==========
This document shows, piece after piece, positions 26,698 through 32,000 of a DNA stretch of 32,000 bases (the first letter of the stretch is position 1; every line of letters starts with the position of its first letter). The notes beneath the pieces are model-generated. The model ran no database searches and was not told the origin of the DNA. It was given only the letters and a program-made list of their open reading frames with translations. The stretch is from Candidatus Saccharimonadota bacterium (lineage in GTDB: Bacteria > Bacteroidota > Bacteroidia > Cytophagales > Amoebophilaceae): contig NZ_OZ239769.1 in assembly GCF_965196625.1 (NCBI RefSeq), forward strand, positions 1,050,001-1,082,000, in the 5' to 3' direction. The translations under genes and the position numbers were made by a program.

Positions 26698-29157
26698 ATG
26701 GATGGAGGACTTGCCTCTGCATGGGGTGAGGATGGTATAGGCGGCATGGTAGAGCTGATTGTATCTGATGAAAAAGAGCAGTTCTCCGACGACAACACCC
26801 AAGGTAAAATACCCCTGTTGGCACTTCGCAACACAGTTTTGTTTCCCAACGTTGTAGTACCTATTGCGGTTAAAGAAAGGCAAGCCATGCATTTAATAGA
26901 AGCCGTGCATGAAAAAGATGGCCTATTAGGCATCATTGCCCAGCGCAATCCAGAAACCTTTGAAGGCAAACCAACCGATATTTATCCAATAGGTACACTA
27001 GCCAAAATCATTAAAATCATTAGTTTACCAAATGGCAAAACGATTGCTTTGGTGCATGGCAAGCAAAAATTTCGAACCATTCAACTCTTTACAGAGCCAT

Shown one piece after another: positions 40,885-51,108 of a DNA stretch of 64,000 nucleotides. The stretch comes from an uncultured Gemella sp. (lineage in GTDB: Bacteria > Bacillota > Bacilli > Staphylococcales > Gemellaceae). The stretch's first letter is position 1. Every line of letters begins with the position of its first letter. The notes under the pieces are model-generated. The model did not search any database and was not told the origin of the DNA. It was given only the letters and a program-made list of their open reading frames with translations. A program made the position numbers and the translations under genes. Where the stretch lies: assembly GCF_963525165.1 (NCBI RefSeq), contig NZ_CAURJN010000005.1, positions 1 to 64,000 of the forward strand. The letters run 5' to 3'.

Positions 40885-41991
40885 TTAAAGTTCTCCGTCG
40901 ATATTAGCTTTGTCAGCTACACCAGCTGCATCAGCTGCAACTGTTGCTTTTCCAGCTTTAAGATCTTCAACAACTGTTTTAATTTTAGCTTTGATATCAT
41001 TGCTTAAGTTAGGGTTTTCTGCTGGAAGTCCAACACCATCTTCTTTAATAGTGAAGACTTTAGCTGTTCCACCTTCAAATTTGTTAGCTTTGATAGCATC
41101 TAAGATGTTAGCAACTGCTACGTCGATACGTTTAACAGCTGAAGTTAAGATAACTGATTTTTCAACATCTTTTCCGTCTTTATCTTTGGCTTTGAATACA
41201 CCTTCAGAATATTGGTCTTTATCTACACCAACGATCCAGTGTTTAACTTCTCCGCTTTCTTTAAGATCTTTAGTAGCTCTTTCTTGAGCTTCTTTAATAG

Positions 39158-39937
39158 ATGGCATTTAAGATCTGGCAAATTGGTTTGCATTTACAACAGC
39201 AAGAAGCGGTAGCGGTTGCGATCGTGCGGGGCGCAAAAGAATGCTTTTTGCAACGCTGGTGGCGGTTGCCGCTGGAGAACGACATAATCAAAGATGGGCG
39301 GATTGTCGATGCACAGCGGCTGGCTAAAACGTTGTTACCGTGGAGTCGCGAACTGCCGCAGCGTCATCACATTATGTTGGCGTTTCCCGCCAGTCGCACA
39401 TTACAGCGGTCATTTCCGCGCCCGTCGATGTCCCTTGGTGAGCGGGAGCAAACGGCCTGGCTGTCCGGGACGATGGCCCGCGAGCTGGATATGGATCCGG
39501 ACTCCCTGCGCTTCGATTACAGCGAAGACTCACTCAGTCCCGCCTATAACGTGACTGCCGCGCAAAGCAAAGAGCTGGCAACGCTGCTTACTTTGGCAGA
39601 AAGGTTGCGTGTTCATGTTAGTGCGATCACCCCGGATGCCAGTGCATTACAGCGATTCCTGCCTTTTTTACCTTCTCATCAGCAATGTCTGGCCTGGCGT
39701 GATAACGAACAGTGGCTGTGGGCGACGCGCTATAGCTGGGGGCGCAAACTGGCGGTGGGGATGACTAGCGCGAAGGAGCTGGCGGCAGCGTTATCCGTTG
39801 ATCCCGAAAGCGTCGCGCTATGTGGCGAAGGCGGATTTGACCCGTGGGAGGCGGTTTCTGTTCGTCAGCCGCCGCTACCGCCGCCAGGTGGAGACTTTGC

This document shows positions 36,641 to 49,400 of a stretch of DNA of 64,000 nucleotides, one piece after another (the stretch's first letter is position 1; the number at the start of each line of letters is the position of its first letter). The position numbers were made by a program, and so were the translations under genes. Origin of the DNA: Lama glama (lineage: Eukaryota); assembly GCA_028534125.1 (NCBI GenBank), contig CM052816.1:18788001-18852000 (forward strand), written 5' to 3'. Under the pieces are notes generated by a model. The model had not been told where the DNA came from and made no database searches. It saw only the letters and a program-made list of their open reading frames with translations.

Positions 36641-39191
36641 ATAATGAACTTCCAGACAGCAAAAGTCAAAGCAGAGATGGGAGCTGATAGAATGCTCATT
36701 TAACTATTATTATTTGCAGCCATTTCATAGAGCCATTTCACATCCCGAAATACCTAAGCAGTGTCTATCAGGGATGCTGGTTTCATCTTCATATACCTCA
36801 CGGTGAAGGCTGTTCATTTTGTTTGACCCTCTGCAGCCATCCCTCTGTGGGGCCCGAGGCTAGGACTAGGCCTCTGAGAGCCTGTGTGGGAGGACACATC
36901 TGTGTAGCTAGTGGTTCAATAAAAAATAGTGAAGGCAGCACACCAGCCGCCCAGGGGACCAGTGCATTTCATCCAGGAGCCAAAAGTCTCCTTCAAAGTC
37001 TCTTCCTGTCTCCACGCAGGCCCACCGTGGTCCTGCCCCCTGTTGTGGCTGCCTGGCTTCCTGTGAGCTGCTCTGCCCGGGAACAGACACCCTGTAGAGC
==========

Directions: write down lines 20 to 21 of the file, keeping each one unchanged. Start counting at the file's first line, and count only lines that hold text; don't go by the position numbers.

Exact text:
39501 ACTCCCTGCGCTTCGATTACAGCGAAGACTCACTCAGTCCCGCCTATAACGTGACTGCCGCGCAAAGCAAAGAGCTGGCAACGCTGCTTACTTTGGCAGA
39601 AAGGTTGCGTGTTCATGTTAGTGCGATCACCCCGGATGCCAGTGCATTACAGCGATTCCTGCCTTTTTTACCTTCTCATCAGCAATGTCTGGCCTGGCGT